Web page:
The heat on my face and neck intensified. I was shocked to be having this conversation, but truthfully I didn't want it to end. This was the first time I had ever had a real life, open conversation about two guys having sex together. Ever. And Billy was saying it all as if it was the most normal thing is the world. Oh how I envied his freedom.

We arrived on the 17th floor and stepped alone into the foyer. Billy stopped me with a gentle hand on my shoulder, his look suddenly serious. "I hope I didn't offend you, Jack. I didn't mean to, I promise. Sometimes I get a little too free with my mouth. Jerome gets on my case about it all the time. Says I embarrass him somethin' awful."

I thought about it and realized I was far from offended – I was grateful for it. "No problem, Billy. Really. Actually, I appreciate it. I really do.'s just...well, I've never had someone I could talk to with guys that is. Thank you." I was blushing again, but at least I wasn't averting my eyes in abject mortification.

"You know, Jack, you have to give yourself time. Don't push yourself so hard. You need to be comfortable with who you are, and it can be hard when you're gay. I know. I've been there. Takes a while to figure stuff out. But you listen to me, Jack. Don't go chasin' after the first dick that gets waved in your face. And don't you ever let a guy treat you with disrespect. I mean it, you need to find a man who will love you for the total you, not just your fun bits. Until then, you just wait it out. You feel me?" He wasn't smiling now – he was all serious business.

"I hear you, Billy. I just keep wondering, when is that going to happen? You are the only gay guy I've ever actually talked to, ya know? I've never actually said I I just tried to ignore it, but I don't think it's working anymore." I hoped I didn't sound pitiful. I couldn't believe I had just said I was gay out loud.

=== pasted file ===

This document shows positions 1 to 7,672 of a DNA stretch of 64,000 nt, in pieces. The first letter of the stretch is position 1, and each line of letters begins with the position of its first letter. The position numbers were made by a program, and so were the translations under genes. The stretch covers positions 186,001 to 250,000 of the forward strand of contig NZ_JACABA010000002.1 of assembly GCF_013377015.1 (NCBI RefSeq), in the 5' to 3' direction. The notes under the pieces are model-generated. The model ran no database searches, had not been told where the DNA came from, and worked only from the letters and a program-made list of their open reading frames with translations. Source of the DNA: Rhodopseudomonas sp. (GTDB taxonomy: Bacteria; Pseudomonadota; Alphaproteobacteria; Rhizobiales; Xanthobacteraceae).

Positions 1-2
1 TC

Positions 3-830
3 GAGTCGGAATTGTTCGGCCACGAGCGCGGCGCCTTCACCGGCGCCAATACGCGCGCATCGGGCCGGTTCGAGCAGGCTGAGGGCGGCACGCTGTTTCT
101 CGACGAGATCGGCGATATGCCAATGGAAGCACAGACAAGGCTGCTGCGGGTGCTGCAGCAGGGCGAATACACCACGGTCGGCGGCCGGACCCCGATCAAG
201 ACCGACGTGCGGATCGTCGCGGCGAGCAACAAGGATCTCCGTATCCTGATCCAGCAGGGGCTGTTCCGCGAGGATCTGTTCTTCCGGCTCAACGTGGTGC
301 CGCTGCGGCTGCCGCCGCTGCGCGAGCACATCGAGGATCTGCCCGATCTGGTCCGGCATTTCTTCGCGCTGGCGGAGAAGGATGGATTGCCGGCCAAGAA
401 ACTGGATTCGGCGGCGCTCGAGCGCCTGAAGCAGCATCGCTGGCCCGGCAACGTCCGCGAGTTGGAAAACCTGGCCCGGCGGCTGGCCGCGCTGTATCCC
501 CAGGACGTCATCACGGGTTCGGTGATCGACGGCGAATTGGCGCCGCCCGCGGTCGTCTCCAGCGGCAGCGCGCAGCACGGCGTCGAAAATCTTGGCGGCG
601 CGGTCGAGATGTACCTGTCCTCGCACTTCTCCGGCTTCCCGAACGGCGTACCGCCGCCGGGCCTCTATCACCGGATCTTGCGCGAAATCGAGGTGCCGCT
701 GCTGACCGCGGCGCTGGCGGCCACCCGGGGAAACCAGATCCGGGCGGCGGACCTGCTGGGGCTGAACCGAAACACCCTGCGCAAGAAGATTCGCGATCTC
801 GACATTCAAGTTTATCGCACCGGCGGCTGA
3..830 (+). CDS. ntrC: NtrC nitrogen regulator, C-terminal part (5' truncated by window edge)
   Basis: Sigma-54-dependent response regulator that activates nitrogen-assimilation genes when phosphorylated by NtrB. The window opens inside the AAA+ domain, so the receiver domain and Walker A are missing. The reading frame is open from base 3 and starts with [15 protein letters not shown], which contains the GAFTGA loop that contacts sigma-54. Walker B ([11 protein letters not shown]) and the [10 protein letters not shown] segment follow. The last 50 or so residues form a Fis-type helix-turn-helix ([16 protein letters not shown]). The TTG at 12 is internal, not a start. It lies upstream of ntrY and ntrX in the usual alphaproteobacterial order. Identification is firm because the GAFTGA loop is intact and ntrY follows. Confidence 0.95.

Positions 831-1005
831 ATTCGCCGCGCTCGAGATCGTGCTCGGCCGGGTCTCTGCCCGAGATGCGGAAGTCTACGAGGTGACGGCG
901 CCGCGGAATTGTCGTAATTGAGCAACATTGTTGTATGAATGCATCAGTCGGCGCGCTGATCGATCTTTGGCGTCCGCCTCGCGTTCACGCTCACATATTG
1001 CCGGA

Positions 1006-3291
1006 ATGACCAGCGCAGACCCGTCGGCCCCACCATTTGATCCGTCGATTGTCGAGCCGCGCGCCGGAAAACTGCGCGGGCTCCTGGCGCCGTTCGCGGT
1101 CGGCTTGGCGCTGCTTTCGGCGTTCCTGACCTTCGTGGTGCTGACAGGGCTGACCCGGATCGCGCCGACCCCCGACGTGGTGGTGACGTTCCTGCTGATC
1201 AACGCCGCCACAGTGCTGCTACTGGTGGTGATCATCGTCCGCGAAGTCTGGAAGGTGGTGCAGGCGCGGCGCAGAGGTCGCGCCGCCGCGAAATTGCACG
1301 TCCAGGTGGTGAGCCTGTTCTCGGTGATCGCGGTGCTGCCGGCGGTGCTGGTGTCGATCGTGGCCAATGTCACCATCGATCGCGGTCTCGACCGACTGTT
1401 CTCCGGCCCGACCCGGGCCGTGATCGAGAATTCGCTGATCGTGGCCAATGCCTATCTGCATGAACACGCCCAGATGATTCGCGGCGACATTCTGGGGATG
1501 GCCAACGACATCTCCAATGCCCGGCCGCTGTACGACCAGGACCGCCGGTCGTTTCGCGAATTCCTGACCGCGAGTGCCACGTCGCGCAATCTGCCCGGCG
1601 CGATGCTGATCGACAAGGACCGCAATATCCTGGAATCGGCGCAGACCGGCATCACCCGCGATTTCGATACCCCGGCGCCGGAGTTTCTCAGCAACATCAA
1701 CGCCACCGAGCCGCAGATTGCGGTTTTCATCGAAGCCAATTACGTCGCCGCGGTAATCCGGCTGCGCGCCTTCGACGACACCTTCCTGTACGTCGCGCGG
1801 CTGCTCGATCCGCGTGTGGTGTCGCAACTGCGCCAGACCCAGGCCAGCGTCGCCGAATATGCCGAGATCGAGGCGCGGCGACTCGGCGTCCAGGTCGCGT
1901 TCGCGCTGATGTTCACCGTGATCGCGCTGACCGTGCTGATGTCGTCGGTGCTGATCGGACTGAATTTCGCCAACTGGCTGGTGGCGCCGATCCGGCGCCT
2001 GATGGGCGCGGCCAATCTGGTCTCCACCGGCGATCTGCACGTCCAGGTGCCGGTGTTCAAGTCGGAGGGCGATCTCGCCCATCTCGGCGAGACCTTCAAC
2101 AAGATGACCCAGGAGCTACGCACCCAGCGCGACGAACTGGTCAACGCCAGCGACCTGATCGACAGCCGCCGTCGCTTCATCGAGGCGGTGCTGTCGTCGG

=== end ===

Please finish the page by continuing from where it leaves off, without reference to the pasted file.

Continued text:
"I did the same thing, Jack. The same damn thing. And I had myself so twisted in knots I thought I'd die before I had my first kiss. But I don't know, one day I woke up, looked at myself in the mirror, and said, Billy Adams, you are gay. You've always been gay. You're always gonna be gay. Might as well go ahead and be gay. I told mama and daddy the same night. I finally started being the real me. I was 17 and still scared to death, but at least I could be honest with myself."

I looked at him with increased respect. I was in awe of this man – the stature of his body and the stature of his heart. This was a big, big man – inside and out. And I wanted to be just like him. I wanted to be free to be me, just like Amanda said I should be.

I suddenly had a horrifying thought. "Oh God, Billy. Does your mother know about me?"

He laughed big and loud. "Jack, it's okay. I don't know if she knows or not. She might suspect. That woman has ways of knowin' a person that are spooky sometimes. But even if she does know, you got nothin' to be afraid of. I don't know how you did it, but you wormed your way into her heart faster than anybody I've ever seen. She called me last night and went on for 20 minutes worryin' about if you were gonna be okay. Jerome had to get on the extension and tell her good night so our food didn't get cold. No way she'd not be okay with whatever you are."

"Are you sure, Billy? I would hate to have her not like me. I think she's a very special lady. I'd have been lost out here without her. And you."

"I'm sure, Jack. I'm sure. Come on, they're gonna start wonderin' what's keepin' us."

I was grinning to myself as we entered the office and made our way around the maze of cubicles and desks. I sensed I had just made a small but significant step towards being the true me. It was as if I had lived my whole life behind a curtain of pretense, denying even to myself the truth of my sexuality. I may not be dancing out in front of the curtain just yet, but I was starting to peek out a little from behind it. It didn't look so scary out there anymore.

Sharon was at her desk, and she hopped up to give Billy and me both a big hug. She got her kiss on the cheek from Billy and I thought about doing the same, but then let it go. I didn't want to freak her out or anything. She was wearing a navy blue pantsuit today, with shiny gold buttons down the front. It looked kind of like a sailor's uniform to me, but she looked good in it. She had gold hooped earrings and a bunch of gold bracelets of different kinds on both her wrists. She jangled when she moved her arms around.